In a move that was important to their bid for a 1982 World Series championship, the Cardinals kept the pitcher they wanted at the price they wanted.
Forty years ago, on Nov. 13, 1981, Joaquin Andujar became a free agent after finishing the 1981 season with the Cardinals.
Though he preferred to stay with the Cardinals and they wanted him to return, a contract agreement was not a given.
The determining factor was salary, and, for a while, neither side was willing to compromise.
Acquired from the Astros in June 1981 for outfielder Tony Scott, Andujar was 6-1 with a 3.74 ERA for the Cardinals that season.
Andujar liked playing for manager Whitey Herzog and for pitching coach Hub Kittle, who mentored him in the Dominican Republic winter league, but he also wanted to test his worth on the open market.
Represented by brothers Alan and David Hendricks, Andujar sought a contract of $2 million for three years. The Cardinals offered $1 million for the same time frame, according to the St. Louis Post-Dispatch.
Andujar figured he had leverage because the Cardinals needed another starter to bolster a rotation led by Bob Forsch and including the likes of John Martin and Andy Rincon.
Agent Alan Hendricks told the Post-Dispatch he “wanted to see Joaquin wind up with the Cardinals because Whitey Herzog and the club are good for him.”
Herzog’s assistant, Joe McDonald, said, “We’re still very keen on Andujar. We like the guy and he likes it here.”
Price isn’t right
The good vibes began to fade when neither Andujar nor the Cardinals budged on their salary number. The Sporting News reported Andujar “is likely to be gone” from the Cardinals.
Herzog told the Post-Dispatch he had a financial figure he was sticking with and “I’m not going to lose any sleep over it.”
Agent David Hendricks said six teams were interested in Andujar. It soon became evident to Herzog that the interest was tepid _ at least at the salary Andujar was seeking.
The Philadelphia Daily News accused Andujar of “harboring delusions of grandeur.”
According to the Oakland Tribune, Giants second baseman Joe Morgan, who was Andujar’s teammate with the 1980 Astros, lobbied for the Giants to sign Andujar, but it didn’t work out.
David Hendricks said the Cardinals remained Andujar’s first choice and “the ingredients are still right” for a signing with them.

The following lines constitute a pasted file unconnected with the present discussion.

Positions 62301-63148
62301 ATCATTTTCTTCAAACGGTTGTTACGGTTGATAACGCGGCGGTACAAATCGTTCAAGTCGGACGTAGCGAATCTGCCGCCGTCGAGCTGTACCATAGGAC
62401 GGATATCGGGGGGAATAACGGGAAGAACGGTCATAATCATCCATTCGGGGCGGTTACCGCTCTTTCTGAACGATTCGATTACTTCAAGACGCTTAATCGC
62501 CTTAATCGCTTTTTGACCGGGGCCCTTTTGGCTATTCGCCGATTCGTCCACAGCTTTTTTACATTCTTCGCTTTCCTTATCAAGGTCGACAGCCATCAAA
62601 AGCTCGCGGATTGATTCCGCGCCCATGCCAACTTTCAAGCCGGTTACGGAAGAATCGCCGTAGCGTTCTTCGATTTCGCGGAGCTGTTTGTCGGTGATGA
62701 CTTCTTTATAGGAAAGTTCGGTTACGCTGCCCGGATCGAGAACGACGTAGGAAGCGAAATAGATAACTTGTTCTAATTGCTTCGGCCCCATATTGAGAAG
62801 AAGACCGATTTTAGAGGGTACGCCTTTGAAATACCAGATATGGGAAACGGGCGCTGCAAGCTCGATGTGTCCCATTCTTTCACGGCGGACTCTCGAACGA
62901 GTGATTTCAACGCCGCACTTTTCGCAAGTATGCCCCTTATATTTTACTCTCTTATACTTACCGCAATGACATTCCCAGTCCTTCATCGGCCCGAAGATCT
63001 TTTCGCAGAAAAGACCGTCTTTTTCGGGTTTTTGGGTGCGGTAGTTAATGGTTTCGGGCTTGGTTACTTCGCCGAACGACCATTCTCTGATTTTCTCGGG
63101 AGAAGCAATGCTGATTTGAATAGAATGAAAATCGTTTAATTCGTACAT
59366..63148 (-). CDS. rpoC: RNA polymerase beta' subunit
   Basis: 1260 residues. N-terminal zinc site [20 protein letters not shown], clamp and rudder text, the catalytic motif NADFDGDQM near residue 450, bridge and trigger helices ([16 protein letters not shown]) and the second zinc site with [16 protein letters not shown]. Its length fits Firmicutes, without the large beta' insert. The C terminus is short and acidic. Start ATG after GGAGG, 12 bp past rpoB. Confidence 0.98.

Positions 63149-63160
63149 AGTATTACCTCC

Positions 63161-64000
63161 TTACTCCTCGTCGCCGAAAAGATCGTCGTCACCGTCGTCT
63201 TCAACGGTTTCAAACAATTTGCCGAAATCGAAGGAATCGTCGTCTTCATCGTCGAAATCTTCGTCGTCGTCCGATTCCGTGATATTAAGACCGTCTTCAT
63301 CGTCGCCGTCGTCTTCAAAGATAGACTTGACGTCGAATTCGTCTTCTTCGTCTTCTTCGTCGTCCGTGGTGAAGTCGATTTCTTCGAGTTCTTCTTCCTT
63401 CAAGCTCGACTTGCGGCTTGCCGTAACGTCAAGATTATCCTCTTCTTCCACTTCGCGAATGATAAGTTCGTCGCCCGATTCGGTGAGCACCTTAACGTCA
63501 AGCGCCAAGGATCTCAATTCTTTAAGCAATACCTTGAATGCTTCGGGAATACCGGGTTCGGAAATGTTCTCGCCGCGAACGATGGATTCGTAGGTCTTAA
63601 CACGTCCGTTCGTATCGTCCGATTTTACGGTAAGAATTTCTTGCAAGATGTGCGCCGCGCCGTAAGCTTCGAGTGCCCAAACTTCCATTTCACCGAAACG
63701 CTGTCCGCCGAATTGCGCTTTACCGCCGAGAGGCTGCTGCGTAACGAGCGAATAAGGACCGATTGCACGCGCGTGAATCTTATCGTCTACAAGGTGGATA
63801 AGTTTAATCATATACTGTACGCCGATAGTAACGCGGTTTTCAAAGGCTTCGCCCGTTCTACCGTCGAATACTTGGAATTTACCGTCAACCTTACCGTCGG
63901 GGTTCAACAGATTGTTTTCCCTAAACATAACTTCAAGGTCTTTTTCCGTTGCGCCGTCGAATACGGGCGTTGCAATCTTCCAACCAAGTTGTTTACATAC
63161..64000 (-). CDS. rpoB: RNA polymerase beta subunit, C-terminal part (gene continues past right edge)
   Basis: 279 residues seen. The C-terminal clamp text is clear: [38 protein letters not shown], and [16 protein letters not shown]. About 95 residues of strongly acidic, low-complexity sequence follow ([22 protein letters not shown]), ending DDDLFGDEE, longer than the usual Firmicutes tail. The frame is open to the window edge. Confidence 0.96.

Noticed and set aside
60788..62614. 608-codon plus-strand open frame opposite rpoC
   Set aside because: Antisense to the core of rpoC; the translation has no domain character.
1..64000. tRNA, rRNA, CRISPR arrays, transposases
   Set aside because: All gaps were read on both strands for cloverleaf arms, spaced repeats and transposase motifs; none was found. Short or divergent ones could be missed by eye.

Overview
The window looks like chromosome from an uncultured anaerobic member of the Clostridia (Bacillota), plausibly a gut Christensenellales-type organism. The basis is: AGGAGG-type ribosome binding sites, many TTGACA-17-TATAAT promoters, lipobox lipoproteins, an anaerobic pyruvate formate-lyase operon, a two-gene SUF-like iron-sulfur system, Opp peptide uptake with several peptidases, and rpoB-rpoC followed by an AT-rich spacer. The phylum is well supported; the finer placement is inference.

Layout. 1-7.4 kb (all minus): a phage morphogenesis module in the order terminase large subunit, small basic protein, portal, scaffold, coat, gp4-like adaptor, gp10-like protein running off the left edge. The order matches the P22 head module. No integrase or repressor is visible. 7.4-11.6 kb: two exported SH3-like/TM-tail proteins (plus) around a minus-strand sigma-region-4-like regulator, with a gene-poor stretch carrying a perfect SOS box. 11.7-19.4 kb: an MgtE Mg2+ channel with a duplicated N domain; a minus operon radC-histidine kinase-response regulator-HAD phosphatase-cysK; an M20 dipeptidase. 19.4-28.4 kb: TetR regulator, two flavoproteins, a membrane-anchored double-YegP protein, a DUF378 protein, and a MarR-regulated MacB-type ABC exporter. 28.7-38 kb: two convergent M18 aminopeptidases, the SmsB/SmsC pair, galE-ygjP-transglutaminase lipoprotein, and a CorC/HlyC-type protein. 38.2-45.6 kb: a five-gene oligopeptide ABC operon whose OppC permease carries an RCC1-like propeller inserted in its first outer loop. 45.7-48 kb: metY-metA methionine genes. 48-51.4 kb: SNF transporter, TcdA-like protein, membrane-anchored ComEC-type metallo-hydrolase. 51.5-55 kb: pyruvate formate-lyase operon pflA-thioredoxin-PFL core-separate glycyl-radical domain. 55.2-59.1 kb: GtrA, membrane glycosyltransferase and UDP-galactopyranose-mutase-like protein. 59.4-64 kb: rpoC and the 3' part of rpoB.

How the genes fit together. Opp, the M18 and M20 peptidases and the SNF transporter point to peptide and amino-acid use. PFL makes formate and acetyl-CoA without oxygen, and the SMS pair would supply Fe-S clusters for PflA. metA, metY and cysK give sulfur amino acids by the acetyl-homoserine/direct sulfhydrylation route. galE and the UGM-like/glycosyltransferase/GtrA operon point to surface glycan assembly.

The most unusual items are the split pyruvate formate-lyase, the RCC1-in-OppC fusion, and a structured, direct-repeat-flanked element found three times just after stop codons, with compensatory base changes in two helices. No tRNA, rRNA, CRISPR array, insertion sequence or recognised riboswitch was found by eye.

According to the Post-Dispatch, the Cardinals could get a deal done with Andujar for $1.5 million, splitting the difference between what Andujar was asking and what the club was offering, but Herzog stuck to a lower number.
Herzog, who had the dual role of manager and general manager, sized up the soft competition for Andujar and said, “I’m not going up on my offer. Nobody is higher than us. If he doesn’t like it, he can sit in the Dominican for a year.”
A couple of days later, Herzog turned up the heat again. “His agents keep asking me to raise my offer,” he told the Post-Dispatch. “Why should I outbid myself? I’ve got the best offer out there.”
With his options dwindling, Andujar and his agents lowered their asking price.
On Dec. 30, 1981, Andujar signed with the Cardinals for $1.2 million over three years. According to the Post-Dispatch, the $1.2 million figure was the amount Herzog and the Cardinals were prepared to settle for all along.
The signing took place at Andujar’s home in the Dominican Republic. Attending for the Cardinals was assistant general manager Joe McDonald and scout Willie Calvino. In 1969, when he worked for the Reds, Calvino was the scout who signed Andujar to his first professional contract.
Andujar rewarded the Cardinals with 15 wins, including five shutouts, during the 1982 season. He was the winning pitcher in their pennant-clinching game against the Braves in the National League Championship Series. Then he earned two wins versus the Brewers in the World Series, including the title clincher in Game 7. Boxscore and Video
Though a 20-game winner in both 1984 and 1985, Andujar was traded to the Athletics after he had a confrontation with umpire Don Denkinger during Game 7 of the 1985 World Series.